"This song is called 'Fanfare for the Common Man,' and it's for you guys!" declared Peter Parker frontman Matthew Parker.
This song was played in ¾ count, an indie-rock waltz, a distorted, crescendo-ed waltz. It started off a bit plodding, ahhh, then it picked up, and away we go… Wait. Then it was plodding, plus crescendo. Then quieter again. Then… crash! crash! crash! BOOM!!!
My reviews today are growing increasingly onomatopoeic.
I overheard some old guy in the audience say to his friend, "This all sounds like noise to me." Another friend of a friend told me earlier that day that the Block Party never had good music, because, "All they play is grunge." Interestingly, the next song Peter Parker played was titled "The Aesthetic of Dumb." So that was nice.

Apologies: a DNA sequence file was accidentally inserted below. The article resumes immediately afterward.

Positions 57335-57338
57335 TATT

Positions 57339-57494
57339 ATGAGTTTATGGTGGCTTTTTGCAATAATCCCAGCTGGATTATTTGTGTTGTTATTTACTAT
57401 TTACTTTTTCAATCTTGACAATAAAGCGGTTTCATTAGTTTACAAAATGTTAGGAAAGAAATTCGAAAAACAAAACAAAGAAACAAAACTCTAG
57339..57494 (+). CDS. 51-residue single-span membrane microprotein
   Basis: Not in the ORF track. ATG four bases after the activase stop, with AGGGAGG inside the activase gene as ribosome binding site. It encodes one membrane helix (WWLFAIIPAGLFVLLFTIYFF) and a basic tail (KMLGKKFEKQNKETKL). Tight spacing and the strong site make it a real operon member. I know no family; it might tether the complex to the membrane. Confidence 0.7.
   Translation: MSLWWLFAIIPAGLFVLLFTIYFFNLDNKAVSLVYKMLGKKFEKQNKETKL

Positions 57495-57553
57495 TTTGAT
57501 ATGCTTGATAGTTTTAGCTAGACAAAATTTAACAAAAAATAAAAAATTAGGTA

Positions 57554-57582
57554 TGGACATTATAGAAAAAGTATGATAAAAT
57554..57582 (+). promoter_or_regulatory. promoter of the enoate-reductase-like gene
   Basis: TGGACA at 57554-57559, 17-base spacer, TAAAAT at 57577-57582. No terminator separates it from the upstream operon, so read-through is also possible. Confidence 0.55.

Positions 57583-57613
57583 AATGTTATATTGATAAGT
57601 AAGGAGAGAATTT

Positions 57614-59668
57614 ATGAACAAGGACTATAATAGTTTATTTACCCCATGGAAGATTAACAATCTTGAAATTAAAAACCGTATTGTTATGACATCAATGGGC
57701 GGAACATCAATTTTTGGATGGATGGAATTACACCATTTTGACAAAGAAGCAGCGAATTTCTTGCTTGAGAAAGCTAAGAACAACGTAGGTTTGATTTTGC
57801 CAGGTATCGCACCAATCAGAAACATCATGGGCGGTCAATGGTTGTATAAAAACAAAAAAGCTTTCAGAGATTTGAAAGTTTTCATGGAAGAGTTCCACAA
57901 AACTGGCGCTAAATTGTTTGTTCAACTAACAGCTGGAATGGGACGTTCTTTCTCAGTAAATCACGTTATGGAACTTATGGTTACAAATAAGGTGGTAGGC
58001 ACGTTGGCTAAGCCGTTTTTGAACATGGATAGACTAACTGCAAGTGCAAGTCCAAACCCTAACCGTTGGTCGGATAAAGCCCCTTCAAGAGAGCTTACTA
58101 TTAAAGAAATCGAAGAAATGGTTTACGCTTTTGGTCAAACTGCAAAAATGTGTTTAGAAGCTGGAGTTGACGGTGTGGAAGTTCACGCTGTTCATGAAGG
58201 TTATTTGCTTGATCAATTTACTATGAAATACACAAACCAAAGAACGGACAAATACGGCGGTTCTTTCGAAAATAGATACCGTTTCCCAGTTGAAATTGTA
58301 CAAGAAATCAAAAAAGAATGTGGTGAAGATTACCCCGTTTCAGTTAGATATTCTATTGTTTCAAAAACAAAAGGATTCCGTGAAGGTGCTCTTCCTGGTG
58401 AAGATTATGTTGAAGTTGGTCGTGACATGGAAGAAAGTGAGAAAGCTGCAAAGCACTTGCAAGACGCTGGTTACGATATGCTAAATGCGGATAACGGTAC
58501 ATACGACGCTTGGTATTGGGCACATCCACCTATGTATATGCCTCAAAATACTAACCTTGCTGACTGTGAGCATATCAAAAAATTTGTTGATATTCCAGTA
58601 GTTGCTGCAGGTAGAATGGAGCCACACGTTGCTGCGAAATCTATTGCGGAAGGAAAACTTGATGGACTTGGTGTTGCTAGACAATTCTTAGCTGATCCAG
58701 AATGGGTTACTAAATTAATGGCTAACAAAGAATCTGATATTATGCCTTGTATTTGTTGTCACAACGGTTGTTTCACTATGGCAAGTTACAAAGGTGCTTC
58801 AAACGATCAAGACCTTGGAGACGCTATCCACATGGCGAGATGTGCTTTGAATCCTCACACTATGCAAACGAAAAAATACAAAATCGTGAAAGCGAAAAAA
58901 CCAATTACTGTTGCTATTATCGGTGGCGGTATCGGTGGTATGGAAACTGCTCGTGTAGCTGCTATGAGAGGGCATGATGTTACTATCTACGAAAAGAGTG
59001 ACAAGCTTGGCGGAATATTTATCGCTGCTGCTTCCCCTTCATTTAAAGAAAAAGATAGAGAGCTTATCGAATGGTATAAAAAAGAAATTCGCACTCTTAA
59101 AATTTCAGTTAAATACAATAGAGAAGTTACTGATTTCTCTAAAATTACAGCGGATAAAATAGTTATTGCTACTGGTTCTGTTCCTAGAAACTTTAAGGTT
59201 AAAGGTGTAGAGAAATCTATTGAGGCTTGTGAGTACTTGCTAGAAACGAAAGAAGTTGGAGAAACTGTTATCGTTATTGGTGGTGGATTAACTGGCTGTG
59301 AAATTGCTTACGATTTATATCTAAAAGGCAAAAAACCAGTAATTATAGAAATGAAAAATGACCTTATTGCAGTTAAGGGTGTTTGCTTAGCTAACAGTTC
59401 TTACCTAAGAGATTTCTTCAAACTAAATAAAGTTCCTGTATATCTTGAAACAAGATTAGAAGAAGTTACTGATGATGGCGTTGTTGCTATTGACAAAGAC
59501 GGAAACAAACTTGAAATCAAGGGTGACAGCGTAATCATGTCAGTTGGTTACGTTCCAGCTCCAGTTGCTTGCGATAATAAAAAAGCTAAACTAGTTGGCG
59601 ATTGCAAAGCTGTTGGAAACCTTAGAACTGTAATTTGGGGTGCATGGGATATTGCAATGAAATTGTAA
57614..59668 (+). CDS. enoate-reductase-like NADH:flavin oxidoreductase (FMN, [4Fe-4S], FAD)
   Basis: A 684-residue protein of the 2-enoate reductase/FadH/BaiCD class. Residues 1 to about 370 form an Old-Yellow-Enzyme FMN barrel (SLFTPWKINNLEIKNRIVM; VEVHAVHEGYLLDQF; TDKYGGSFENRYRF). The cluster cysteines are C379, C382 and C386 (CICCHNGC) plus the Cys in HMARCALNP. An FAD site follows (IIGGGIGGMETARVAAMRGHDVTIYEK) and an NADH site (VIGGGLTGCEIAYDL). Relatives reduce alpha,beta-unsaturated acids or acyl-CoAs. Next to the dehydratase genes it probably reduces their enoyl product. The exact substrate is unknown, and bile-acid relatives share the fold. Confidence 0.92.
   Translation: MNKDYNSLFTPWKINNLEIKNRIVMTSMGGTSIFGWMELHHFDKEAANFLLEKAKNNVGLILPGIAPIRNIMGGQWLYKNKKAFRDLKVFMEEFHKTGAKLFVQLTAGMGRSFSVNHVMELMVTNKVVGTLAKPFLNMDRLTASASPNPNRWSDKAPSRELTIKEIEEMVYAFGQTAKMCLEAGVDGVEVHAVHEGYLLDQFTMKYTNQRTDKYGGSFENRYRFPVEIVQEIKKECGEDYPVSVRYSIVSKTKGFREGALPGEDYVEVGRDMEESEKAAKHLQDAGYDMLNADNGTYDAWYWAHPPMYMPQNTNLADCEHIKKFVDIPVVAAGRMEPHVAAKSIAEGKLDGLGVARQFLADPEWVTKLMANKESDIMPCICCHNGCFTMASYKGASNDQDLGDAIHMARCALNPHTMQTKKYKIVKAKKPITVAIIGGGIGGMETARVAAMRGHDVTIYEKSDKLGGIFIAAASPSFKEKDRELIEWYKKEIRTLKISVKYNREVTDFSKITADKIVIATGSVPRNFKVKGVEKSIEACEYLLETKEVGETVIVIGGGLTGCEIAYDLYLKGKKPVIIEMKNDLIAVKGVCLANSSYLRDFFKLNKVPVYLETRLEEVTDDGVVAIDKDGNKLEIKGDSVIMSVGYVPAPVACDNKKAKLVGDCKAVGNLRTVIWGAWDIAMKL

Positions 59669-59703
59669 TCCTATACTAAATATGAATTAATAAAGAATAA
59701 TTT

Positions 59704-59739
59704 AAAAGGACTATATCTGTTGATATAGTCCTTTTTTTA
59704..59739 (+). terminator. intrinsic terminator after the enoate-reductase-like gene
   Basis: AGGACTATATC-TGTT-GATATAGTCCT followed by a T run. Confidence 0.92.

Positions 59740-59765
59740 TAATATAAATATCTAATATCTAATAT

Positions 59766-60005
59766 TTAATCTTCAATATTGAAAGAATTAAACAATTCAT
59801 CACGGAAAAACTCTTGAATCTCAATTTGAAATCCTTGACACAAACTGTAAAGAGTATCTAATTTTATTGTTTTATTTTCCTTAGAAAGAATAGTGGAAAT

I like these guys. The guitar sounds clean, the melodies are nice, and they have a chick on bass. You know I dig that. My favorite part of the show (well, as much of the show as I caught) was when I wandered towards the stage. Along the front row, all these cute underaged girls were singing their little hearts out. They knew every word. I just glowed looking at them; I felt wistful for an adolescence I never had. How exciting it must be to adore a local band so much, and to then attend shows at such small venues!
I wish my teenaged friends and I had had such musical abundance, and had been able to see live local music. Instead we went to the mall a lot and listened to classic rock. As I stood there, I grew increasingly thankful for the Vera Project, and contemplated the impact they will have on the region, inspiring budding young musicians. I can't wait to see what these kids are going to grow up to play, with influences like Peter Parker and all the other great local bands on the Vera Stage.